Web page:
About 8 months ago I wrote an article about housekeeping for Parents Magazine. If you'd like to read it, here it is.
I've written two pieces for Parents now and being edited is really weird. For the first article they already had a blog post in mind they wanted me to revise for publication. After that, they wanted me to "pitch" them ideas. I said, "Great! What does that mean?" Luckily I was able to send them ideas informally through e-mail. I think there is such a thing as a formal pitch which probably follows a certain format but I don't know what it is.
This was before I started writing my tips for not very good housekeepers post but well after I had developed an obsession with reading housekeeping books to see how other people do it. I bought a bunch of books and offered to try them out. I was excited because they sent me four other books (for free!) to read and try and write about. I did it and wrote a draft. Then they wrote back with changes, which I made. And now--almost a year later--the article is in the June issue.
They cut out one of the books entirely, which doesn't offend me or anything because I'm sure it was for length. I should say none of the editing changes offend me but I do notice them and sort of obsess over them. For example, there's a part where I talk about assigning chores to my children and inspect them when they are done. They added that I wrote them down and the first chore was "make your bed," which isn't true. I can see that they are making it more coherent and giving more concrete details but when my kids read the article they thought I made it all up for the magazine (plus it was a while ago so they don't remember it at all).
At one point I said my domestic goddess was "telling me to bring it" and they changed it to "begging me to make her proud." Maybe "bring it" was unclear. When I was writing it I thought, "this is a great way to incorporate a hip new phrase." There's another part where I said "I'm a Mormon so nothing fazes me." I thought for sure they would cut it because it's an incidental detail about me that isn't really relevant--but when you're paid per word those irrelevant details add up! When I saw they left it in I wondered if they thought I would think it was anti-Mormon to cut it. (I enjoy playing mind games like this. With myself. And other people who don't know they are part of the game.)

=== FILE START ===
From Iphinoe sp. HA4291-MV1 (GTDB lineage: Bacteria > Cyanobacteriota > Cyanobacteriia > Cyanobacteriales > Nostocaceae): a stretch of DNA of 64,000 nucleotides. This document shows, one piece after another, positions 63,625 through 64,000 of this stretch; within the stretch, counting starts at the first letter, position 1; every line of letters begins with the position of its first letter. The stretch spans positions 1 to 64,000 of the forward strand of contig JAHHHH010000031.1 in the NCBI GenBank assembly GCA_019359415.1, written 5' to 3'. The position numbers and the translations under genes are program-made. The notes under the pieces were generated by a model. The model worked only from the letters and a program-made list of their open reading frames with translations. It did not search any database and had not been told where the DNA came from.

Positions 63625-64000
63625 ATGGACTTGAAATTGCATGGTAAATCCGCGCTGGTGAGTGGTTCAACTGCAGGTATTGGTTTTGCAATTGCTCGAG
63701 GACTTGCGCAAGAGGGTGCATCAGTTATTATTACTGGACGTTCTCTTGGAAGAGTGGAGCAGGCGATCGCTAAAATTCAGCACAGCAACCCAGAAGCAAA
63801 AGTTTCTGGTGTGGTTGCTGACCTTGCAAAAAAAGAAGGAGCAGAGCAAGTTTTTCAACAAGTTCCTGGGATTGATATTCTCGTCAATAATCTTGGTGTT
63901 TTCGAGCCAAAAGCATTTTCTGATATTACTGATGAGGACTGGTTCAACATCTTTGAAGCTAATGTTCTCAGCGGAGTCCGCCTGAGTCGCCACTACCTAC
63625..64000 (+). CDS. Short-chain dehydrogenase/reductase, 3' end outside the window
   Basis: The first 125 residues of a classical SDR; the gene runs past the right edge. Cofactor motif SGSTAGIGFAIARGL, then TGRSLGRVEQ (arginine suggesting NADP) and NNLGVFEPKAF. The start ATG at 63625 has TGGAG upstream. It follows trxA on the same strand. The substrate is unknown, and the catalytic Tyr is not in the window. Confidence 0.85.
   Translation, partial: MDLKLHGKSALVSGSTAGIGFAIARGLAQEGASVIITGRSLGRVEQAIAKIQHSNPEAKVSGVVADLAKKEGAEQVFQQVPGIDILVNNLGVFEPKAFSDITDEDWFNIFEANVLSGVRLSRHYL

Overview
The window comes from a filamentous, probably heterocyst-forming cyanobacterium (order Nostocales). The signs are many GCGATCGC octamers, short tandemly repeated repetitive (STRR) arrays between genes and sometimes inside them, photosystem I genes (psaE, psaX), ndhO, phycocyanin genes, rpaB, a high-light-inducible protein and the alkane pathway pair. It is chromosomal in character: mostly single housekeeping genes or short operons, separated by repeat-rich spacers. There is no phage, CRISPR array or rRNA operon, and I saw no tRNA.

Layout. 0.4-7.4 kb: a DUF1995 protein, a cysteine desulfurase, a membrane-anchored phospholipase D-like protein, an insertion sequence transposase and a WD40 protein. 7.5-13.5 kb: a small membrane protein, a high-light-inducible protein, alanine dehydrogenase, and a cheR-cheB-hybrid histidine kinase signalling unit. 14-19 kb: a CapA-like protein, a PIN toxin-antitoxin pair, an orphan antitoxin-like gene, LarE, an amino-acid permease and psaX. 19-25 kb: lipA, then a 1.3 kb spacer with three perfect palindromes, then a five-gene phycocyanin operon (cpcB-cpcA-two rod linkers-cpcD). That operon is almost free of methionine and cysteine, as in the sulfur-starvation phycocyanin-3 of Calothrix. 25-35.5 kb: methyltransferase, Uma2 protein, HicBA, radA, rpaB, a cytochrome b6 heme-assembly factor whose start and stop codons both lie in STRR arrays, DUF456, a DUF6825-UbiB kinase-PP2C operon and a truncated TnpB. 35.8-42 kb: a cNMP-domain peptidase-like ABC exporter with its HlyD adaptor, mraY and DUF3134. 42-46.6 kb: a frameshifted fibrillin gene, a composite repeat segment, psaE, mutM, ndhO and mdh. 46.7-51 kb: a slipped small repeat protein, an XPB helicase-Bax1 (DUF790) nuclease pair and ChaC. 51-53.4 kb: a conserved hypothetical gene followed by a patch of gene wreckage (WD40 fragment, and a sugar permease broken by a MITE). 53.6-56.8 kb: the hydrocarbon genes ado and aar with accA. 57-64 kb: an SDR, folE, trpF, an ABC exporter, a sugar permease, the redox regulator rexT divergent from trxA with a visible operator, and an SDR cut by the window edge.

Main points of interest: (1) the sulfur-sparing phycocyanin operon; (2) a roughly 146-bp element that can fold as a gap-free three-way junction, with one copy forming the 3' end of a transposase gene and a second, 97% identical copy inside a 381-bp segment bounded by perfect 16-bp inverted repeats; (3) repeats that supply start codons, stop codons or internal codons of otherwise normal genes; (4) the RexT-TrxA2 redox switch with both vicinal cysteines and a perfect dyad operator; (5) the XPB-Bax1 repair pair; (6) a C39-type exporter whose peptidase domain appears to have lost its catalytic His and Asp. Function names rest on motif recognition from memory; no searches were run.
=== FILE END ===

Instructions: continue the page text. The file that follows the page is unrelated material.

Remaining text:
Other words I didn't write and actually never say that my editor added: "back-of-the-napkin calculations," "grotty," and "needlepoint-worthy." I didn't write those words and yet. . . it does sound like me. This makes me wonder why they don't write the whole thing instead of paying me to write it because they are totally capable of sounding just like me. I seriously wonder. (The mind game continues.)
Is this boring you? Do you wish I would stop talking about it so you could just read the article and get on with your life? Sorry. I keep forgetting--just because my life is on hold until the season finale of Lost, doesn't mean yours is.
Well, here is the anecdote on editorial process that I hope will be your pay-off for reading this post. In my previous essay for Parents I gave a list of parental advice. One of the tips was, "Don't allow the word weenis in your home." I thought for sure they'd cut it but it is a rule I live by so I put it in the first draft. I'm sure they thought it was a typo on my part and that I meant wienies (like hot dogs,) which is how it was published. But there's nothing wrong with the word wienies. I said weenis and I meant weenis. And weenis, my friend, rhymes with penis. That's why I don't allow it in my home. Because it is a crass cross between wienie and the aforementioned.
Several months after the piece was published they called to tell me it was going into an issue of Parents for Brazil. They were translating it and had been working with several experts to get the word wienies just right. The woman who called had done a lot of research into the origins of the word and wanted to know if frankfurter fit with the original spirit of the piece. "Oh no, my dear. It's much more complicated than that. . ." When I told her about "weenis" she was dumbfounded and had no idea where to begin to find a suitable equivalent. I think you will agree--there is no equivalent. Which is when I wrote the improbable e-mail to my brother-in-law who served a mission in Brazil, "How do you say weenis in Portuguese?" There's really nothing quite like it.
What can I say? I'm a writer and an artist.